In the August 2002 issue of Boss, the Australian
Financial Review magazine, Michael Cave takes a look at a new
paper in the Deakin Law Review, by Leigh Johns and Mirko Bagaric,
on the morality of "expenditure networking" – that is, for
example, buying lunch for a client. The paper apparently tells us that
there is little moral difference between bribery and buying lunch. Duh!
The paper’s authors note that some ‘incidental good consequences’
come from the practice of networking — such as, increased social
interaction. Uh, yep.
In the same issue of Boss, articles take up other ‘new issues’
for corporates; social responsibility, giving staff a feeling of ‘meaning’
in their working life, handling the increasingly blurry boundary between
work and family life, the difference between leadership and management,
and so on.
I need to get up, walk around and shake my head. New issues? What?
These may be new issues for the corporate sector, but for people in
Community Development — or at least to me — they look eerily familiar.
The questions apparently teasing the minds of our finest corporate
warriors are essentially the questions of creating community. They
are the questions of achieving creative community participation, giving
people meaningful lives, instilling moral and ethical values, providing
support for the demands of work and family life, building social capital,
bringing up the kids (a.k.a. the difference between leadership and
management), and empowerment of individuals within the community, among
The purveyors of website ‘community’ software are the world
champions at creating new types of ‘community’. They have given us ‘communities
of interest’, ‘communities of commerce’, and recently ‘alumni
communities’ (communities of people who used to live here, but now don’t,
but can be networked into here via the internet). I’d like to add a
type, one that I think needs some attention from those of us with an
(offline) community development bent: the staff community.
The news for our nation’s corporate leaders is that despite Margaret
Thatcher, there is such a thing as ‘community’, and when you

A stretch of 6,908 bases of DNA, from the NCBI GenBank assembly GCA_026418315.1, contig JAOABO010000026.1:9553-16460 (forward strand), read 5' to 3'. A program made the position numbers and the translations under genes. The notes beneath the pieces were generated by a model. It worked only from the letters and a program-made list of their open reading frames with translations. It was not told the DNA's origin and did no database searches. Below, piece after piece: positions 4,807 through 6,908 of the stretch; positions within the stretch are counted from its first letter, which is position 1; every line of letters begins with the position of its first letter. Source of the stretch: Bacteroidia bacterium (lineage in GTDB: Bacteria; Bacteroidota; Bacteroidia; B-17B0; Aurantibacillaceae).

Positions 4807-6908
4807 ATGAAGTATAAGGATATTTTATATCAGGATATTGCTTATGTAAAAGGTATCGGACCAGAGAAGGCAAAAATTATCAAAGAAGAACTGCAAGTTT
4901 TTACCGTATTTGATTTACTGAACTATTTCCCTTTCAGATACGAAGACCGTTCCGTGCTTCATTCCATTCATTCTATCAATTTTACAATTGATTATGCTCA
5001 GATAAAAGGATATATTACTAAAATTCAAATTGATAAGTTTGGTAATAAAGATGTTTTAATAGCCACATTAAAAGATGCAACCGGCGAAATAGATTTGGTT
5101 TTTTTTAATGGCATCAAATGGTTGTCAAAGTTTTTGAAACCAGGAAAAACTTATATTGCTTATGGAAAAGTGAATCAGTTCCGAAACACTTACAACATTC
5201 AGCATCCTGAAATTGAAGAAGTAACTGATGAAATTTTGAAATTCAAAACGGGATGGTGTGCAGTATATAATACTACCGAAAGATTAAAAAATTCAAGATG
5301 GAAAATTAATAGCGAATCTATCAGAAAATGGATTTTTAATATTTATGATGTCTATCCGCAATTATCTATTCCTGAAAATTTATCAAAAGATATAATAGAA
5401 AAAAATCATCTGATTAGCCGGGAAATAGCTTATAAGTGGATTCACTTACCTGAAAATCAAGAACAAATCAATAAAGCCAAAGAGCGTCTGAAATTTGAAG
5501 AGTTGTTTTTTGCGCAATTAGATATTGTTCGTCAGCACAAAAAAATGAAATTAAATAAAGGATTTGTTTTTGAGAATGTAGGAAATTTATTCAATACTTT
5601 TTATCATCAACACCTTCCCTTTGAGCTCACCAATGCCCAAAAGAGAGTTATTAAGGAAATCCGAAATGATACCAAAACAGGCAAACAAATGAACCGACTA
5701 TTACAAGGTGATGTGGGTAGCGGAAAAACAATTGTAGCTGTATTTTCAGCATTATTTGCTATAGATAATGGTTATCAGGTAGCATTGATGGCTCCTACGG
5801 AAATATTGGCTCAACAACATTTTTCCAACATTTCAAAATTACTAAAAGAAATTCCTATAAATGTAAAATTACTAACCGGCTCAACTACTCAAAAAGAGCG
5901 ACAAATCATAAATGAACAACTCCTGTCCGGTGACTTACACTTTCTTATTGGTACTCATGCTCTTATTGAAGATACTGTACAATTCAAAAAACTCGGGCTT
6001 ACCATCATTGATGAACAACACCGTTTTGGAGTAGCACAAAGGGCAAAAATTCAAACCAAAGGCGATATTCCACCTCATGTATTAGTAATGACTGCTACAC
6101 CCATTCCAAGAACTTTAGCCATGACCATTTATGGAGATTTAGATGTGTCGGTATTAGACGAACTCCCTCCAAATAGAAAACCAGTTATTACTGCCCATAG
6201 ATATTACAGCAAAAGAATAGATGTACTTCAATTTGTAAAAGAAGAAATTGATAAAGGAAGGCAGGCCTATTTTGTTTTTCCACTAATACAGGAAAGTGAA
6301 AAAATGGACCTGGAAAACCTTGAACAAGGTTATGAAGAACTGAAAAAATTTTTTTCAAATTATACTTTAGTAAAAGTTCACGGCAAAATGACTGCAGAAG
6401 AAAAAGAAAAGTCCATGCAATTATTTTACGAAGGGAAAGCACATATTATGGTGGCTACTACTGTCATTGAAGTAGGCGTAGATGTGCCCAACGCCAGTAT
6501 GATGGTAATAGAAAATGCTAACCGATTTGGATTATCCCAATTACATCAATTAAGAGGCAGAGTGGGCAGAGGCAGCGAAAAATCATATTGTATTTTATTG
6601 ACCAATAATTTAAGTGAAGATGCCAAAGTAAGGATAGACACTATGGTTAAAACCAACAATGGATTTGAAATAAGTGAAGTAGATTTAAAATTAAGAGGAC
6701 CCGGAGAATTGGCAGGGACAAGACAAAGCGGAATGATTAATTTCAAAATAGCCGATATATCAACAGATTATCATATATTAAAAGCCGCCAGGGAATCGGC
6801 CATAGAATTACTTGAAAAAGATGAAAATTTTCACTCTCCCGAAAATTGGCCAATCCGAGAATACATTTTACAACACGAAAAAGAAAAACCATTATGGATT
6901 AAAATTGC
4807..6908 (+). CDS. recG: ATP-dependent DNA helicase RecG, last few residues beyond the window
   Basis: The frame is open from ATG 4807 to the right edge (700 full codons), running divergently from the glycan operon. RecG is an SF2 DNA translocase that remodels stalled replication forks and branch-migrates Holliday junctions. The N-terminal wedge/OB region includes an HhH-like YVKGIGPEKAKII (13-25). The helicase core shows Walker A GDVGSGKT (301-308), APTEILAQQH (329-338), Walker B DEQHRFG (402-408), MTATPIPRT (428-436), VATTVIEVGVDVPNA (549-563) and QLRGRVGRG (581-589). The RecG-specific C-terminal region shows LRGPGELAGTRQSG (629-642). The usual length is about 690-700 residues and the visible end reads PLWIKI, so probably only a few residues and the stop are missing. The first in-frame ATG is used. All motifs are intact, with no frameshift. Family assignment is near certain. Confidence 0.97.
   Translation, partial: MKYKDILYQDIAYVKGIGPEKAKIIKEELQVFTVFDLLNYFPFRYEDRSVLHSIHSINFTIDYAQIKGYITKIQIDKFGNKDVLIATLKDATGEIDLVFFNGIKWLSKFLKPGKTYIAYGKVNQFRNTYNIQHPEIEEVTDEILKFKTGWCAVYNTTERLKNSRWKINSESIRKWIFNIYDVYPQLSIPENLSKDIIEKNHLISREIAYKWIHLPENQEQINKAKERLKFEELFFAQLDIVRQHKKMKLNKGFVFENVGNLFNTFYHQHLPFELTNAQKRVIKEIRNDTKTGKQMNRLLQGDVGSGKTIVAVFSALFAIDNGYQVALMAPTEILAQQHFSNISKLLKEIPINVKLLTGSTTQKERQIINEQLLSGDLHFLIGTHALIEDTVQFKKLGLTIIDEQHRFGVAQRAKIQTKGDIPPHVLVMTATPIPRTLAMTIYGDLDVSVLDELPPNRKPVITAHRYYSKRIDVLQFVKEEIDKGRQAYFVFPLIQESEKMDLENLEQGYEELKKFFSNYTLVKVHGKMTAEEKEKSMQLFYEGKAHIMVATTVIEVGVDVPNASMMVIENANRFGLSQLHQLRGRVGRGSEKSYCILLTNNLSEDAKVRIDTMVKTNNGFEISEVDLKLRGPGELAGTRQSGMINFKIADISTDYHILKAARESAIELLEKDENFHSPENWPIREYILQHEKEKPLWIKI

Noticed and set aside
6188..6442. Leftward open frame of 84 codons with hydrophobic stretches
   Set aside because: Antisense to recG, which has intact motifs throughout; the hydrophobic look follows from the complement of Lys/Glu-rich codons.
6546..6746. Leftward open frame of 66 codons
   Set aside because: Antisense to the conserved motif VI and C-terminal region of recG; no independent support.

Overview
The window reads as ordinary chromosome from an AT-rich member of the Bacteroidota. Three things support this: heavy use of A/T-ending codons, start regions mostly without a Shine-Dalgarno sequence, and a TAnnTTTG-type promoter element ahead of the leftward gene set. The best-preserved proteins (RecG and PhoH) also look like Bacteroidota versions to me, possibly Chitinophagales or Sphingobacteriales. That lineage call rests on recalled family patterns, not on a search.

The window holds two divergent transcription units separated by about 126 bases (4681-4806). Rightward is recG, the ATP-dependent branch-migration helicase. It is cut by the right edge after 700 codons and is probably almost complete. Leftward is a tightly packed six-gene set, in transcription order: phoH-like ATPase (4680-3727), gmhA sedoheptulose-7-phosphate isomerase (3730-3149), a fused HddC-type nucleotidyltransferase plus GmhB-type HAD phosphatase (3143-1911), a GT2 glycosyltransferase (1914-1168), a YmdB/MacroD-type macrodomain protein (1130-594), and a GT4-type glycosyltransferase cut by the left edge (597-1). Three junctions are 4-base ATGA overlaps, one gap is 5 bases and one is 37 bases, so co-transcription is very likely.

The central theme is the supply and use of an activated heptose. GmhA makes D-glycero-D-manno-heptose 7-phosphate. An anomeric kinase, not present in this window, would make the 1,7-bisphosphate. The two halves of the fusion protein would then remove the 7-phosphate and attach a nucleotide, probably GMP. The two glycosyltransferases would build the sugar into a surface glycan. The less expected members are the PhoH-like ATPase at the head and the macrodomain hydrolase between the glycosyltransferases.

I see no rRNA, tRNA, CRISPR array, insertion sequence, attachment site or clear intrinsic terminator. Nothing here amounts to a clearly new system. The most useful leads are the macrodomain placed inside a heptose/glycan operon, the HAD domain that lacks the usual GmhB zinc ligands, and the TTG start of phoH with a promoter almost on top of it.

are busily ‘creating a corporate culture’ you need to think about the
same things you would think about when creating any culture or
community. You need to think about power structures and relationships (‘co-evolution’,
in the model contained in the paper I have just submitted to the
international Community Development Journal), introduction of new
talent versus use of experienced hands (‘sparse connections’ and the
EVE dilemna, in the same paper), provision of resources and information (‘nutrients
for the co-evolving agents’), corporate (and communal) goals, building
trust and ‘social capital’, that ‘vision’ thing, and so on.
You need, it is true — as another article in Boss points out
— to understand the difference between leadership and management. Which
reminds me of a story:
I was once asked by the CEO of a City Council what the attributes of a
good leader were as we entered the 21st century, and my reply
was a saying from the Tao Te Ching: "When a good leader has
finished, the people think they did it themselves." What we need, I
said, are Taoist leaders.
From the blank looks I knew I had entered consultant heaven: I was one
step ahead of the client. That Taoist classic, the Tao Te Ching,
had served me well in the past, and it had served a blinder this time.
The concepts underlying the quote — and the ideas of the Taoists —
fit exactly with the ideas contained in my more academic paper for a
community development audience: What we need to be creating is adaptive,
self-organising, self-sustaining organisations. The ‘leaders’ of such
organisations will be those who can create the appropriate structures and
‘rules’ — and then leave the game.
If you’ve done your job properly, you’re only needed to
occasionally ‘nudge’ the organisation in the appropriate direction,
then let your self-organising staff ‘community’ do the rest. Again,
the Tao Te Ching: "Manage a country as you would cook a small
Communities — real, geographic communities — are complex,
self-organising, self-sustaining, adaptive organisms. Nobody ‘manages’
the general affairs of a community (I am not talking here about council
issues, such as rates and rubbish). It is a group of peers, with no
central ‘leader’ (although there may be various civic ‘influencers’